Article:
Passenger objects to photograph taken by airline employee during a flight
PIPEDA Case Summary #2002-89
An airline passenger complained that an airline pilot had taken his photograph during a flight without his consent.
Summary of Investigation
The Commissioner's inquiry into this matter confirmed that the airline pilot took several photographs of the exterior and interior of the aircraft. The Commissioner determined that although a few passengers were captured in one photo, they do not include passengers sitting in the front row of the cabin where the complainant indicated he was seated.
The Commissioner confirmed that the pilot took the photographs for his own personal use to have as mementos because this was the last time that he would fly this specific type of aircraft. None of the photographs were taken on behalf of, or provided to, the airline.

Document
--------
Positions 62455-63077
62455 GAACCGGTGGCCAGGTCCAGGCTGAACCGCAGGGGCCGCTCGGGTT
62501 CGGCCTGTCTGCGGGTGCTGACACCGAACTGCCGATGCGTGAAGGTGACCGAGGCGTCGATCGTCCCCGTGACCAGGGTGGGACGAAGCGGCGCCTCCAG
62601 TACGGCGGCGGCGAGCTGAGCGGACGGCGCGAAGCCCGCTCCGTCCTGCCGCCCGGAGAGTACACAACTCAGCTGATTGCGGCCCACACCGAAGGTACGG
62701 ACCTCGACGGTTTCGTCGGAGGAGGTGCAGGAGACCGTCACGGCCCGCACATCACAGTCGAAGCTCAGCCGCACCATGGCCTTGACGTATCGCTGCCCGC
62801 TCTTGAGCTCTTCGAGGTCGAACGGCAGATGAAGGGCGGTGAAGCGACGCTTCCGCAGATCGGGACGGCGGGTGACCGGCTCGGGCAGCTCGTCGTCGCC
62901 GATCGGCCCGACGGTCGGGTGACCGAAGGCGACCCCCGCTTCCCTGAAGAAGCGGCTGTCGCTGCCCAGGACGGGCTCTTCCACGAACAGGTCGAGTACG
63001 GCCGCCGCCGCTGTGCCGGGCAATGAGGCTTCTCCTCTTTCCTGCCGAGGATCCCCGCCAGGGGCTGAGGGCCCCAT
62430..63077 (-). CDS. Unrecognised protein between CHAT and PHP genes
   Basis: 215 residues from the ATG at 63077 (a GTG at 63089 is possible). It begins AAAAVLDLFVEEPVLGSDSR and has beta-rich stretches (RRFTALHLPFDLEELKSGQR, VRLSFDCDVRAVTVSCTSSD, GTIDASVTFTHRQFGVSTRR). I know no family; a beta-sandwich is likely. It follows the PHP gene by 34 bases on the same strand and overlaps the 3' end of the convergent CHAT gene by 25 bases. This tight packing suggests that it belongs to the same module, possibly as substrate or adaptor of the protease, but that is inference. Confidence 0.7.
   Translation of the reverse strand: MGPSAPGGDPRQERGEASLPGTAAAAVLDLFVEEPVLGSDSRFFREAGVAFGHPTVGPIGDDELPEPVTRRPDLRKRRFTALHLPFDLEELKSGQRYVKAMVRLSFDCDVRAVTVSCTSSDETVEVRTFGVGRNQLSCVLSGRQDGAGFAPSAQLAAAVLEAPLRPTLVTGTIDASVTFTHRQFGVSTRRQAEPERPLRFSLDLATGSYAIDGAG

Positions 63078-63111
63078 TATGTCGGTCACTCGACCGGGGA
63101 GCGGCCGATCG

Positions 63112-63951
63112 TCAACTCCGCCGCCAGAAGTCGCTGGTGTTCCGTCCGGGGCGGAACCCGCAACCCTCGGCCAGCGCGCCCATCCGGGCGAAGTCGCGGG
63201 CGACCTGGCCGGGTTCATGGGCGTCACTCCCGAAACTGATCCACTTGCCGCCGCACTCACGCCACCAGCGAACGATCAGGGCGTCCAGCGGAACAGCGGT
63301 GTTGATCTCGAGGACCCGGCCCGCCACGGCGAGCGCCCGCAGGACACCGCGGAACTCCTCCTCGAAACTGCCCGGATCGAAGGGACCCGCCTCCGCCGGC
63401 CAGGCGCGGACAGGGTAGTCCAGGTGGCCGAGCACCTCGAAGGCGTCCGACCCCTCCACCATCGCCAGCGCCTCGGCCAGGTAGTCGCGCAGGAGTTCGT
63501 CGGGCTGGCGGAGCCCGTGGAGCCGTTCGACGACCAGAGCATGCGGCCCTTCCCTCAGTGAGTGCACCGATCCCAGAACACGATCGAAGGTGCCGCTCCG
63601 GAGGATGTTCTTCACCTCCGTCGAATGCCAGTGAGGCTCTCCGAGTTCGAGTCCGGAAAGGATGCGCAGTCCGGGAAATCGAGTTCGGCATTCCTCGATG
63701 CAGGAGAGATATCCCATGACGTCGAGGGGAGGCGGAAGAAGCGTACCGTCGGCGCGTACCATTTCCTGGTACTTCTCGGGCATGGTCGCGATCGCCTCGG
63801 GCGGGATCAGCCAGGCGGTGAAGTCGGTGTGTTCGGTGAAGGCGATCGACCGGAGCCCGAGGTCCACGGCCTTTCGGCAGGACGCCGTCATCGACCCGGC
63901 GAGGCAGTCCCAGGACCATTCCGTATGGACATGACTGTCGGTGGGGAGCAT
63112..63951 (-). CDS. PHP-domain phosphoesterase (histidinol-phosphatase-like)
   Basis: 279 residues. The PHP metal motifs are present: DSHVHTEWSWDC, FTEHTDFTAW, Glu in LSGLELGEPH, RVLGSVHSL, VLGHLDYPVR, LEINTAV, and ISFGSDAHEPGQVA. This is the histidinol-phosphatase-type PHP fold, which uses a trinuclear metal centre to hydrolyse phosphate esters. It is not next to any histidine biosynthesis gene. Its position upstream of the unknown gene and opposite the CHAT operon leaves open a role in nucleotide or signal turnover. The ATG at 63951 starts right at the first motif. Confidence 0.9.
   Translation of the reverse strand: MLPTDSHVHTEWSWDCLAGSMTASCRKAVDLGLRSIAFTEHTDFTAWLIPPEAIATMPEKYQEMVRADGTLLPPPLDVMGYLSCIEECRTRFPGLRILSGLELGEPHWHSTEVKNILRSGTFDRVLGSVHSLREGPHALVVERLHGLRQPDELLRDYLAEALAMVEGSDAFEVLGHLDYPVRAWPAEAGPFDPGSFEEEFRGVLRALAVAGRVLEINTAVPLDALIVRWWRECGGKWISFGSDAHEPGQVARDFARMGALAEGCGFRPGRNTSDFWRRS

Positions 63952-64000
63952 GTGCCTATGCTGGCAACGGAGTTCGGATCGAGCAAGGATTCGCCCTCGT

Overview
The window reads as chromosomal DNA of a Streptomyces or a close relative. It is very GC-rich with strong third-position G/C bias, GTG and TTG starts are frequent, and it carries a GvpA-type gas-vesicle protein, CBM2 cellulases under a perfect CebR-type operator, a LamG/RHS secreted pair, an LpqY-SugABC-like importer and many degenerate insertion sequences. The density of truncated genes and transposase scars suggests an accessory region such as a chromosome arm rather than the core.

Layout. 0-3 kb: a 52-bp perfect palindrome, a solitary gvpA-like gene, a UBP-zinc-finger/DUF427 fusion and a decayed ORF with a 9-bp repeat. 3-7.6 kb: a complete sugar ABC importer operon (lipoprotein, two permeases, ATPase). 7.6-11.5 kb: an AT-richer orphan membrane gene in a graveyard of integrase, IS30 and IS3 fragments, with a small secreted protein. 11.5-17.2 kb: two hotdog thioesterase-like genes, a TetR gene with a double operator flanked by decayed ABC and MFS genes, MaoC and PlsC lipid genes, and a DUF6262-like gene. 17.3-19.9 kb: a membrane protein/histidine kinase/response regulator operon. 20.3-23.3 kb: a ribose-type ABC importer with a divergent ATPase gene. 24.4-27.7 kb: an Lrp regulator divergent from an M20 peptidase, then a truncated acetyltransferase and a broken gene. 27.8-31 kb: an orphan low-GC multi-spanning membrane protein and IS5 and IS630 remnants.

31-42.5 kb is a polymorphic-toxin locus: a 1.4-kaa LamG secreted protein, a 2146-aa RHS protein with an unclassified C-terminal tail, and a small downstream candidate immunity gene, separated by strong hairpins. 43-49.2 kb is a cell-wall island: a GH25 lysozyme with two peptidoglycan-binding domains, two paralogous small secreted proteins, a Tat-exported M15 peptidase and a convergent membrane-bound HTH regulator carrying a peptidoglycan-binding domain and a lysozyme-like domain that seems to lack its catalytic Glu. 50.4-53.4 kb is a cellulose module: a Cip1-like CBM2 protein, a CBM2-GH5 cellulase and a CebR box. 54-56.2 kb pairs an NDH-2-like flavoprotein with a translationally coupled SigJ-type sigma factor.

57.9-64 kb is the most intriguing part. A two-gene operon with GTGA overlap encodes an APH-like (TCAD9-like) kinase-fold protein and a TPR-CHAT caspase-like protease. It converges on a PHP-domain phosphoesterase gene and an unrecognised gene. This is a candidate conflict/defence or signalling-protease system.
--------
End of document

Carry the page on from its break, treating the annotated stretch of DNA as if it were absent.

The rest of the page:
Issued November 12, 2002
Jurisdiction: As of January 1, 2001, PIPEDA applies strictly to federal works, undertakings, or businesses. The Commissioner has jurisdiction in this case because the airline company is a federal work, undertaking or business as defined in the Act.
Application: Section 2 of the Act defines personal information to be "...information about an identifiable individual...". Section 4(2)(b) states that the Act does not apply to personal information that an individual collects, uses or discloses for personal or domestic purposes only.
The Commissioner determined that a photograph depicting passengers was the passengers' personal information. The Commissioner was satisfied that the pilot took the photographs for personal reasons and did not use them for any other purposes. Therefore section 4(2)(b) of the Act applies.
Consequently, the Commissioner concluded that he did not have jurisdiction in this matter.
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